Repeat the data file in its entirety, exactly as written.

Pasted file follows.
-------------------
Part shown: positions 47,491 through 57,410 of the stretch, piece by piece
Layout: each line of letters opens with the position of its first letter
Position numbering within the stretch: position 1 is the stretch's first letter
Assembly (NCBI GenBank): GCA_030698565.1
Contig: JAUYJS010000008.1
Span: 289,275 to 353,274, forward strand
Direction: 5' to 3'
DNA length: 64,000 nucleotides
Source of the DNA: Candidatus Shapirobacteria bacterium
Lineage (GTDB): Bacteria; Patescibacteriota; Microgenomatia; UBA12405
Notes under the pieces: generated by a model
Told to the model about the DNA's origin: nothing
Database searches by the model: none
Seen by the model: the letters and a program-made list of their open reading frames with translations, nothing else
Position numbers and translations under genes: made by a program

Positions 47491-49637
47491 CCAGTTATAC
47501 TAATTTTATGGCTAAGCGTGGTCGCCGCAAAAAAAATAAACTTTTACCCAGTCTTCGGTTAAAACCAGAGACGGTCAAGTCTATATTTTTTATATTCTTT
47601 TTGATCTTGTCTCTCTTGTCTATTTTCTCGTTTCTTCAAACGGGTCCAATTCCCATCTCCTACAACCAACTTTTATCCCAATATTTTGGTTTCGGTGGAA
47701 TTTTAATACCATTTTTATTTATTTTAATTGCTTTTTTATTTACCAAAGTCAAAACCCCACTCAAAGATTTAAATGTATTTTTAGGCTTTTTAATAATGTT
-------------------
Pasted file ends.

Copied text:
Part shown: positions 47,491 through 57,410 of the stretch, piece by piece
Layout: each line of letters opens with the position of its first letter
Position numbering within the stretch: position 1 is the stretch's first letter
Assembly (NCBI GenBank): GCA_030698565.1
Contig: JAUYJS010000008.1
Span: 289,275 to 353,274, forward strand
Direction: 5' to 3'
DNA length: 64,000 nucleotides
Source of the DNA: Candidatus Shapirobacteria bacterium
Lineage (GTDB): Bacteria; Patescibacteriota; Microgenomatia; UBA12405
Notes under the pieces: generated by a model
Told to the model about the DNA's origin: nothing
Database searches by the model: none
Seen by the model: the letters and a program-made list of their open reading frames with translations, nothing else
Position numbers and translations under genes: made by a program

Positions 47491-49637
47491 CCAGTTATAC
47501 TAATTTTATGGCTAAGCGTGGTCGCCGCAAAAAAAATAAACTTTTACCCAGTCTTCGGTTAAAACCAGAGACGGTCAAGTCTATATTTTTTATATTCTTT
47601 TTGATCTTGTCTCTCTTGTCTATTTTCTCGTTTCTTCAAACGGGTCCAATTCCCATCTCCTACAACCAACTTTTATCCCAATATTTTGGTTTCGGTGGAA
47701 TTTTAATACCATTTTTATTTATTTTAATTGCTTTTTTATTTACCAAAGTCAAAACCCCACTCAAAGATTTAAATGTATTTTTAGGCTTTTTAATAATGTT